In its first-ever Climate Report HMC wrote:
“HMC has reduced its overall exposure to fossil fuels — including both direct commodity investments as well as indirect investments in companies that explore for or develop further reserves of fossil fuels held through dedicated externally managed funds — from approximately 11% of the portfolio at the end of fiscal year 2008 to less than 2% at the end of fiscal year 2020, a decrease of more than 80%.”
In the recent letter, Bacow acknowledged that HMC had “legacy investments” comprising a small percentage of the overall endowment “with holdings in the fossil fuel industry.” These investments are the sticking point for pro-divestment activists.
But what are they?
What is a legacy limited partnership?
Legacy investments are assets that the HMC holds through limited partnership private equity funds, generally for a fixed term of 10 years. With the timeframe of these types of investments considered, it should be known that Harvard will remain in its private equity funds for an undisclosed number of years, until they are set to expire. Withdrawing the funds before the investment matures would cost the endowment money.
Still, waiting for private equity funds to mature over the next decade is hardly a full-throated endorsement of divestment. In fact, it’s quite the opposite, since Harvard is not actively trying to liquidate these assets.
Harvard Magazine John Rosenberg had this point in a recent op-ed questioning Bacow’s letter. Referring to the HMC’s Climate Report, Rosenberg argued that investment returns, not pro-divestment sentiment, motivated the HMC’s actions.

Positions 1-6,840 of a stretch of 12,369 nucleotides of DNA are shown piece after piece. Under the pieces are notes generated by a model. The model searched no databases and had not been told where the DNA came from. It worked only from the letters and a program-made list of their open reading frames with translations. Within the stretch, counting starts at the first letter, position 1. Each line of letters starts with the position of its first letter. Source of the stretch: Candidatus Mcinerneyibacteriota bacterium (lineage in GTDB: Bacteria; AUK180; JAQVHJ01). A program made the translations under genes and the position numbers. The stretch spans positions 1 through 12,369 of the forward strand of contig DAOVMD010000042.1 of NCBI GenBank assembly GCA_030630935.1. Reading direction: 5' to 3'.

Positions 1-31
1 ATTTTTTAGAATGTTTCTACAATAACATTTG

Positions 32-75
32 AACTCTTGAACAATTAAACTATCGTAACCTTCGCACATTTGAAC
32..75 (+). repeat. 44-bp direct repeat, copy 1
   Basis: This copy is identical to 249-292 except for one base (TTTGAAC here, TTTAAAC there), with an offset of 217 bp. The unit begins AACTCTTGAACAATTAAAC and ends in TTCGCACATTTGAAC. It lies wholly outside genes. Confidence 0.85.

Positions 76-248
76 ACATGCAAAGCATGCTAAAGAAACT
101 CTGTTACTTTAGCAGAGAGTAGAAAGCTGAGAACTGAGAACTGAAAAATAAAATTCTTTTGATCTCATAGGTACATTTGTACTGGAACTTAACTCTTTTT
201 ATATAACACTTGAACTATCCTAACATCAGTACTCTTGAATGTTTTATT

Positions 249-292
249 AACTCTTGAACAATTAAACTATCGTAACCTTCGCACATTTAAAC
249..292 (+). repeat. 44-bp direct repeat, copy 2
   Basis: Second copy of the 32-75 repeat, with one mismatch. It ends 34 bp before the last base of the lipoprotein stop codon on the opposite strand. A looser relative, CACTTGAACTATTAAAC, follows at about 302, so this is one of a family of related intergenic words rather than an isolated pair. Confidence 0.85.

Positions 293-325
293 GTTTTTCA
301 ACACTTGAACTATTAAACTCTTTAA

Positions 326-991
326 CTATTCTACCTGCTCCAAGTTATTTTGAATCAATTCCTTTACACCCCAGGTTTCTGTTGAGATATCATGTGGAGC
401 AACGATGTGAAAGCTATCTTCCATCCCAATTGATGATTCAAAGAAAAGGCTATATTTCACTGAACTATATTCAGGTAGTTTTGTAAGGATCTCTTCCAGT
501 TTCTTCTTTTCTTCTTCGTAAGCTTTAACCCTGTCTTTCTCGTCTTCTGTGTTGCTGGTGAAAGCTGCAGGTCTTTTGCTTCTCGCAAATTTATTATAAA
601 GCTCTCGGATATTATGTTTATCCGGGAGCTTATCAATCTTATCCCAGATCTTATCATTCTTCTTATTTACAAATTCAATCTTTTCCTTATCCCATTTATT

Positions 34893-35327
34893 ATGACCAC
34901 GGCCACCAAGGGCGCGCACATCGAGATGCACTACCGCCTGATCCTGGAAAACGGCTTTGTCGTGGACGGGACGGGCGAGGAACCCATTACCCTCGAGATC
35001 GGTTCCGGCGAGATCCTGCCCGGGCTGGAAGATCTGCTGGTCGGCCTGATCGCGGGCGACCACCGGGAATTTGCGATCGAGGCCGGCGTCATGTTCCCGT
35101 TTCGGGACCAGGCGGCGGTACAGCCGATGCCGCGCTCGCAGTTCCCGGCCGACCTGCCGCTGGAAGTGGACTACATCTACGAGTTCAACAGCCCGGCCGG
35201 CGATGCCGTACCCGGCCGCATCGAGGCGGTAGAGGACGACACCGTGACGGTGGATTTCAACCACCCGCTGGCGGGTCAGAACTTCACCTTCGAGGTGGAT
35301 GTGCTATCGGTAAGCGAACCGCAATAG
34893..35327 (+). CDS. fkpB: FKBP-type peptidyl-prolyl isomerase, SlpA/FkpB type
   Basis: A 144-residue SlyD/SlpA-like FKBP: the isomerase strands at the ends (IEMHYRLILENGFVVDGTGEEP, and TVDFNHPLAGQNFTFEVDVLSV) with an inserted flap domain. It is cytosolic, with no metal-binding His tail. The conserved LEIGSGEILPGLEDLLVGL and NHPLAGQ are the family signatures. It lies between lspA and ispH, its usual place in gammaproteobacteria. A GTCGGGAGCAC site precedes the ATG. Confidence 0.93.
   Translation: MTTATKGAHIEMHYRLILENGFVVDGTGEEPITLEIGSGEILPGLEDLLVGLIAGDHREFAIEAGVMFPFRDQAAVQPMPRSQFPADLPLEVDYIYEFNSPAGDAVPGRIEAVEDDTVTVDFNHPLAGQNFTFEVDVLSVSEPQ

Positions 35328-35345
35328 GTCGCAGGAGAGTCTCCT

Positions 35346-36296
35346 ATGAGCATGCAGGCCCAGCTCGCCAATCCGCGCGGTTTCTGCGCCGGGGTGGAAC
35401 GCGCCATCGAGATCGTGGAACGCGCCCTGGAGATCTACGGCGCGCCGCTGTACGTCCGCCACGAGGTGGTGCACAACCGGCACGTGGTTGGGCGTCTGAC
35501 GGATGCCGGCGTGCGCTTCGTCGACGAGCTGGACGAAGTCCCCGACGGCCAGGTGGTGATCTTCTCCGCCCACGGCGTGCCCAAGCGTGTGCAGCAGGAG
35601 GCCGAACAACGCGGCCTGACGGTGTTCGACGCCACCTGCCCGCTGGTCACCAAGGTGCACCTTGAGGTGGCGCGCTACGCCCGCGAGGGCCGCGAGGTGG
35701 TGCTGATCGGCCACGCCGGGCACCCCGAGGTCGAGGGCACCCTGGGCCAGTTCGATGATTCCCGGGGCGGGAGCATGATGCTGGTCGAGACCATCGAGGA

“…those changes were part of a concerted effort to overhaul the portfolio and HMC’s operations. In an attempt to improve investment returns, HMC has disposed of and otherwise deemphasized commitments to various commodities and real assets (presumably, fossil fuels, but also extensive holdings in timber and agricultural land), and to such asset classes as real estate. All of this was widely publicized as part of HMC’s stem-to-stern overhaul, driven by investment performance.”
Given its limited impact, its surprising the investment decision has attracted as much attention as it has.
The value of dialogue
Divestment proponents have been against working to find a middle ground with school authorities, despite faculty members as well as financial experts objecting to divestment’s quick-fix approach to the climate crisis.
Most recently, Yale University Sustainable Finance Professor Cory Kroninsky, called divestment a “waste of time” that did not have a meaningful impact on climate. The lack of a balanced conversation has curtailed the movement’s potential to actually made progress on climate research or even join forces with the industry to find better climate solutions.
Not only that, but divestment has also failed to discuss its direct impact to consumers and communities that rely on affordable energy and well-paid jobs. As one Harvard student wrote this week, “the livelihoods of many other people are also currently tied to fossil fuels.” A path forward is more complicated than divestment offers.
Divestment will always make headlines, but the focus on real solutions is where academia can play the greatest role in supporting actual benefits for the environment. The Harvard and Princeton examples show that school administrators recognize the value of working relationships with industry. Today’s energy companies are deeply invested in supporting the energy transition. Severing all ties with the conventional energy industry would only limit these schools’ capacity to support this goal.
Going ‘Beyond Divestment’ means that Harvard recognizes the emptiness of the divestment narrative, and its ability to drive any real change.